Week ending 26th February 2021.

As you can see from the accompanying table, it wasn’t a particularly pretty week for global equity markets as the ‘topic du jour’ was whether inflation is about to go into hyper drive, following some strong US economic data and comments from a BoE policymaker.

Both US durable goods orders and US jobless claims came in much stronger than economists expected, while the Fed’s preferred inflation measure, the PCE (personal consumption expenditure) index, rose 0.3% in January, meaning both the headline and core PCE inflation now stands at 1.5%.

Additionally, deviating from his fellow BoE policymakers, Andy Haldane, the BoE’s chief economist said that he expects inflation will rise sharply once the economy reopens and sees a “tangible risk” that UK inflation will become difficult to tame.

As a result, financial markets are now starting to expect interest rates to be increased in both the US and the UK in the next year or so.

Although our decades of investment experience has taught us to keep an open mind, we currently don’t see any reasons to change our view – and while outsized economic growth has historically tended to result in inflation, regular readers of our commentaries will know that this time around we expect the playbook to look very different. This is because the outsized GDP growth we will see over the coming year simply reverses the sharp economic downturn we experienced as a result of the coronavirus lockdowns and as such, we believe the underlying inflation pressures will remain muted.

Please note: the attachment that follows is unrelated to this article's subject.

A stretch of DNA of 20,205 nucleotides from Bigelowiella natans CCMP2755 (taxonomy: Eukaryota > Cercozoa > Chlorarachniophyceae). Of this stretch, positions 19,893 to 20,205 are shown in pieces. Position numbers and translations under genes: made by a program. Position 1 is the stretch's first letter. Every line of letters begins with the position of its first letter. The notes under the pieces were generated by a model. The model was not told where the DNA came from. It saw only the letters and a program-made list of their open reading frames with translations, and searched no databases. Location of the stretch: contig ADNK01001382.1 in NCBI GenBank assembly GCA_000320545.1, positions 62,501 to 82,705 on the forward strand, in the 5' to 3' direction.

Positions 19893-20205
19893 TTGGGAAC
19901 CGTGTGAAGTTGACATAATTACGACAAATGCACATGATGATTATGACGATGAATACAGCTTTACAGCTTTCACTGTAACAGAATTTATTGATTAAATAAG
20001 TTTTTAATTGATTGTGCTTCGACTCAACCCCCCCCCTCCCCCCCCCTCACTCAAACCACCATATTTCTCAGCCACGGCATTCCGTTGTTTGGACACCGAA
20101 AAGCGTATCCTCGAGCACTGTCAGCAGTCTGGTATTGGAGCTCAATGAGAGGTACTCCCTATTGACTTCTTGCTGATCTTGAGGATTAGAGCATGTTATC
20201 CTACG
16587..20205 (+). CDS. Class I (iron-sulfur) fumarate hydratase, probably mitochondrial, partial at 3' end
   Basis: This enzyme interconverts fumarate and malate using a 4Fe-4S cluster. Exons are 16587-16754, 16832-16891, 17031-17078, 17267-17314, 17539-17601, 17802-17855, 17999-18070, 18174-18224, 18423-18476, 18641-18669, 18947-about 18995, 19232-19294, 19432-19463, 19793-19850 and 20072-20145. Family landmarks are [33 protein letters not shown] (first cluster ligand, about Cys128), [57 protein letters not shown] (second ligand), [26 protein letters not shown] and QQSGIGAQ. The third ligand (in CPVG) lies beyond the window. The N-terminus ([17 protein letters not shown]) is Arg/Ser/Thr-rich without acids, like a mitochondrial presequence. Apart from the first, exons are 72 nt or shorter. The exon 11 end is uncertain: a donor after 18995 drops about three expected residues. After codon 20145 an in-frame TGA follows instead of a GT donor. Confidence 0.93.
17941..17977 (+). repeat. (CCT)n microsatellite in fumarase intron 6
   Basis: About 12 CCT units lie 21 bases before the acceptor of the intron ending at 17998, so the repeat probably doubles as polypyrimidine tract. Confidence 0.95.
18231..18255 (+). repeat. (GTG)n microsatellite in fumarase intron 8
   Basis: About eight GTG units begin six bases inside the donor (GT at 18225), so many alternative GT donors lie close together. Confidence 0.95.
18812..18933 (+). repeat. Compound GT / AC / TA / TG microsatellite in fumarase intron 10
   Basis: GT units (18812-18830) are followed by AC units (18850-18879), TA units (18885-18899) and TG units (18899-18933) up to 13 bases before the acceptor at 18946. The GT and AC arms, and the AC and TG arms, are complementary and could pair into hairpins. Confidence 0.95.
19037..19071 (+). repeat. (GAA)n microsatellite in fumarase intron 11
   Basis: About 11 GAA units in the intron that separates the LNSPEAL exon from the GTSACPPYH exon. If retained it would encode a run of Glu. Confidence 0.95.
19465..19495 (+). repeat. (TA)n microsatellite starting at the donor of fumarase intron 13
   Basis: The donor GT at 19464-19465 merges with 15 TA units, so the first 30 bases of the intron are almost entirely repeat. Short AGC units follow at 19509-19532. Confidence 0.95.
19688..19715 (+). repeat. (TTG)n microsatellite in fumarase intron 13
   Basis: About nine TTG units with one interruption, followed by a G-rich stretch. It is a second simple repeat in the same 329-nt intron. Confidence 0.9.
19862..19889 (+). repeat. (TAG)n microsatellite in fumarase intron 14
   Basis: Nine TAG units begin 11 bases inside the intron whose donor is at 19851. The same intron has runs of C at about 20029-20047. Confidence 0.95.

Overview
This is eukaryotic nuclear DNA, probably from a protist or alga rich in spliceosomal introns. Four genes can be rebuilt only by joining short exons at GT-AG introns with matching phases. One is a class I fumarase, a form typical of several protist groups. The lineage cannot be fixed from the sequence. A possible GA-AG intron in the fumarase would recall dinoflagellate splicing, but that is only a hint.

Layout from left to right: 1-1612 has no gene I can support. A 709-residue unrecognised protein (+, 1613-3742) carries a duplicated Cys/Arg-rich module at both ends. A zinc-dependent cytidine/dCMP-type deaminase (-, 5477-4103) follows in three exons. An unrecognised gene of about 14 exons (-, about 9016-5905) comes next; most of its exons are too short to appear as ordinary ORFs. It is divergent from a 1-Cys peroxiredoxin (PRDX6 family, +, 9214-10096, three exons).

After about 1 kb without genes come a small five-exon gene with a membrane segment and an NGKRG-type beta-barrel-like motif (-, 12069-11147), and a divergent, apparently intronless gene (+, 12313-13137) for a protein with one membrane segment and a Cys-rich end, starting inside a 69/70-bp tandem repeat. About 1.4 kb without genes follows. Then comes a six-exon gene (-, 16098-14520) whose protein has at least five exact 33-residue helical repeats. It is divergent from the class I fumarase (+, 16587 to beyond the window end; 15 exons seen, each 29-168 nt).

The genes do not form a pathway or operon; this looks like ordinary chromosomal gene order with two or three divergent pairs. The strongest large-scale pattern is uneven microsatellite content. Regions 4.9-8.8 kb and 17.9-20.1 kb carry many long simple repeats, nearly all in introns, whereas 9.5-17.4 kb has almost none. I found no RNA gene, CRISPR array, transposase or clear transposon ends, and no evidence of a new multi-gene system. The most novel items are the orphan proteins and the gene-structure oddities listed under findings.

However, as we have previously stated, we expect headline inflation will rise sharply in the coming months thanks to the distorted oil price, coupled with the reversal of the VAT cuts given to the hospitality sector – but as these are transient pressures, we don’t expect to see a sustained above target 2% inflation rate.

Additionally, while we are positive on the prospect for the global economic recovery, we believe that the employment market could be scarred for several years (just as it was after the 2008/9 global financial crisis) – and as a result of this labour market slack, we believe demand and inflation pressures will remain sufficiently suppressed to ensure it is a long time before central banks will have to even think about considering increasing interest rates.  As such, we fully expect that this week’s equity market weakness will be quickly reversed.

Looking ahead to this week, our eyes will be focused on Rishi Sunak, the Chancellor of the Exchequer, as he delivers his Budget Statement on Wednesday (3 March 2021).  Data wise, of most interest to us will be the weekly US jobless claims data on Thursday (4 March 2021) and the US employment data (non-farm payrolls; unemployment rate; participation rate; and average earnings) on Friday.  Other data includes:  US ISM (Institute for Supply Management); Eurozone CPI inflation; and Chinese PMI.

Investment Management Team

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